By Whitney C. Harris
I’m a thrifty mama by nature. So when presented with the prospect of signing up for music, gym or swim classes with my toddler, I balked. Shell out my hard-earned cash for a half hour of fluff? I figured anything that was being taught or demonstrated at these kiddie classes I could easily do myself at home. Singalong with shaker instruments! Tumble and jump and run around in a safe environment! Get comfortable in the water and maybe even dunk your little one’s head under! Errr, in a bathtub or backyard plastic pool at least. At more than $25 a class, the investment just didn’t seem worth it, especially when there’s so much to save up for, like diapers and organic milk and college.
“If I want to meet other stay-at-home moms and their babies, I’ll just run into them at the library,” I kept telling myself, intent on staying out of the class scene and saving my pennies. Then, my daughter turned 1 and simultaneously I ran out of steam to entertain her all the time while realizing that I was not enough of a stimulating presence to meet her needs. Don’t get me wrong. I don’t sit around and twiddle my thumbs while having a staring contest with my child. We read books and listen to music and race cars and trucks across the hardwood floors. We practice making animal sounds and even bake muffins together. We’re around other children all the time too, on play dates and at playgrounds. But something about the class atmosphere with all the tots focused on the same goal and another (neutral) adult in charge, is good for both of us. It allows us to work together and also to give each other space at times. But, perhaps most importantly, it helps us bond.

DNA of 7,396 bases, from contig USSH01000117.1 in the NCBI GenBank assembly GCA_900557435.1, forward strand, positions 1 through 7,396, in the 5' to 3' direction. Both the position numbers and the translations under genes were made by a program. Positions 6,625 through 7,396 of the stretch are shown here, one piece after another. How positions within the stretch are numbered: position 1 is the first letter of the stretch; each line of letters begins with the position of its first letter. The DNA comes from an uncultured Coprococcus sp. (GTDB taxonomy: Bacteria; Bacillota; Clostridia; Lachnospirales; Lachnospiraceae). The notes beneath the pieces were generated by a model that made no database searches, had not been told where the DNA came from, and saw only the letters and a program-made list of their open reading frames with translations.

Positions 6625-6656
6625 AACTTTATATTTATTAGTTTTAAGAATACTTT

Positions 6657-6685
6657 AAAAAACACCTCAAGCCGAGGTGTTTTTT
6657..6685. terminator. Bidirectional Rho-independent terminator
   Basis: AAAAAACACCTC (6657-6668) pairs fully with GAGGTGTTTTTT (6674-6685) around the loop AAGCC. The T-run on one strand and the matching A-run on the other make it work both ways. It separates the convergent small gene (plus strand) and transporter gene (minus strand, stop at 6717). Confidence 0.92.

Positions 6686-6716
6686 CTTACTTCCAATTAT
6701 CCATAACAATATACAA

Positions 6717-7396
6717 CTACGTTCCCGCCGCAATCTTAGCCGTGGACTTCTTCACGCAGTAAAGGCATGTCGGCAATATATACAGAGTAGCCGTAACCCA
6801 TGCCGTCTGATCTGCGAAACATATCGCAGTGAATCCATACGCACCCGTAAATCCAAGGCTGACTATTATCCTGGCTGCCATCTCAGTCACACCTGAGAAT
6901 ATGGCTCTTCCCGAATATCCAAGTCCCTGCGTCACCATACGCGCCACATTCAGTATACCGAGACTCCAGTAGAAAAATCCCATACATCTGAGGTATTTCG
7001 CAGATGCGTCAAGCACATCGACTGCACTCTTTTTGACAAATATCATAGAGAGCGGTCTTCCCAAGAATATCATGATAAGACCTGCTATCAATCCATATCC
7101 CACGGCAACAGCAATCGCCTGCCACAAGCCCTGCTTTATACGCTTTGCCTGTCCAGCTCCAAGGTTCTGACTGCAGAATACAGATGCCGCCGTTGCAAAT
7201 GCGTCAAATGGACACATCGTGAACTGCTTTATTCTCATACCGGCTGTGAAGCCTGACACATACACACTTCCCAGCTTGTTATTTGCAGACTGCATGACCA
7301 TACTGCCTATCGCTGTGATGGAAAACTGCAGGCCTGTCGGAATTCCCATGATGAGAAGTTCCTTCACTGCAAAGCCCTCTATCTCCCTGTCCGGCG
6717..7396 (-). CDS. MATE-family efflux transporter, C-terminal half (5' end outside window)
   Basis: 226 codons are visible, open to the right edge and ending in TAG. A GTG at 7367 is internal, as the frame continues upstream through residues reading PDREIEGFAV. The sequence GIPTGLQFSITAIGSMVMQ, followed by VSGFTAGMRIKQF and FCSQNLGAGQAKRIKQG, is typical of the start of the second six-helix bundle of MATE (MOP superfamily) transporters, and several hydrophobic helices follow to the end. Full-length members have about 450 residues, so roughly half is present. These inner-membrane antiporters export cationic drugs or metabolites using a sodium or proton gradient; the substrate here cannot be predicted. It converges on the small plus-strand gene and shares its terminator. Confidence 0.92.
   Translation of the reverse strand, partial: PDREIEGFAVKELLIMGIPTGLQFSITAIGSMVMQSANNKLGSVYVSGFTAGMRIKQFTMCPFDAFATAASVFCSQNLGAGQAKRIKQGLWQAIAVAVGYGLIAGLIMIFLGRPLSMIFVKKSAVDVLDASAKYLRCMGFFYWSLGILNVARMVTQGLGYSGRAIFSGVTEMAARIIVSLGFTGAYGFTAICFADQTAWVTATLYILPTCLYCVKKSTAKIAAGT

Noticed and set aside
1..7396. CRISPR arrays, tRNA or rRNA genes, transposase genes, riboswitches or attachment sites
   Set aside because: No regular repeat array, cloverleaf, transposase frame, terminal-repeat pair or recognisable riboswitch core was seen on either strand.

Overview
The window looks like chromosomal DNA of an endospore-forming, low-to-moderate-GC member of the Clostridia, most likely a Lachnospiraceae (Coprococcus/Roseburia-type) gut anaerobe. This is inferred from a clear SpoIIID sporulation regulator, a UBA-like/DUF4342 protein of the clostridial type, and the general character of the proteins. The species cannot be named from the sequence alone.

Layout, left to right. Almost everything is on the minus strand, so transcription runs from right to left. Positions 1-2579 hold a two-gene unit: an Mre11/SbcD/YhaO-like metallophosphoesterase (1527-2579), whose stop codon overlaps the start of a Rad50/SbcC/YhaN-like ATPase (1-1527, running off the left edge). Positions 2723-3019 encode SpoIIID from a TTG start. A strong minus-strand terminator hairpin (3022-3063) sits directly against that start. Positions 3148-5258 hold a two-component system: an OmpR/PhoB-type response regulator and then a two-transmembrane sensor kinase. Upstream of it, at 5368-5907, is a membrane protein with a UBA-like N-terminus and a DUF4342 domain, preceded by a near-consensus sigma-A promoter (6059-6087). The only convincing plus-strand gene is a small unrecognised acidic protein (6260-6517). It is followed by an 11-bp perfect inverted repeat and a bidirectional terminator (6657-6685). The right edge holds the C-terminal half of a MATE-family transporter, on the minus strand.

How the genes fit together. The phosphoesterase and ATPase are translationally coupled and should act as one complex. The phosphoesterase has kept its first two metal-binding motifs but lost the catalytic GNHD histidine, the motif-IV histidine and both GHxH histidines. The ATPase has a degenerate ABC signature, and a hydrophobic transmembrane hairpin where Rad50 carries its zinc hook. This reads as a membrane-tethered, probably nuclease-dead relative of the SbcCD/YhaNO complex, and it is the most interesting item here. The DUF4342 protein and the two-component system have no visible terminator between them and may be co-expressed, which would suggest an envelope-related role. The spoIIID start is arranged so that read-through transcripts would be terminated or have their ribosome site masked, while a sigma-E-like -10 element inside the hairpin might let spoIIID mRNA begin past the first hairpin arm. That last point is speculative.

When I first signed up my daughter for music and gym class, I never considered how they might bring us closer together, but the experiences we’ve had have helped us connect in new ways. Spending 45 uninterrupted minutes as a twosome – away from constant house chores and a frequently buzzing cell phone – does wonders for our shared state of mind. Plus, the structure and repetition give us a solid means of reference well beyond the class time. We recite songs from our Music Together Class on car rides and while waiting in checkout lines at the grocery store. My musical mini even finishes some of the rhyming lyrics, which thrills me to no end. At home, we do baby planks and play airplane on the living room carpet, just like we learned in our gym class. That’s actually where my daughter started to pick up some sign language. The gym class instructor signs her way through all of the exercises for all of the keenly observant children to watch and learn. When my daughter started to do the sign for “again” after we read her favorite book one evening, I couldn’t believe my eyes. Today, she signs all the time, asking for “water,” demanding “more” and saying “please,” all thanks to our gym teacher. It’s opened up a whole new world of communicating and understanding one another.
Classes are now the highlight of our week, and we’re both a little down whenever we skip a session for a holiday or when the semester finally comes to an end. I’m just glad we’ve discovered all there is to learn and discover and bond over beyond the four walls of our home.
Whitney C. Harris is a freelance writer living in Westchester, NY, with her husband and 18-month-old daughter. Find her at whitneycharris.com.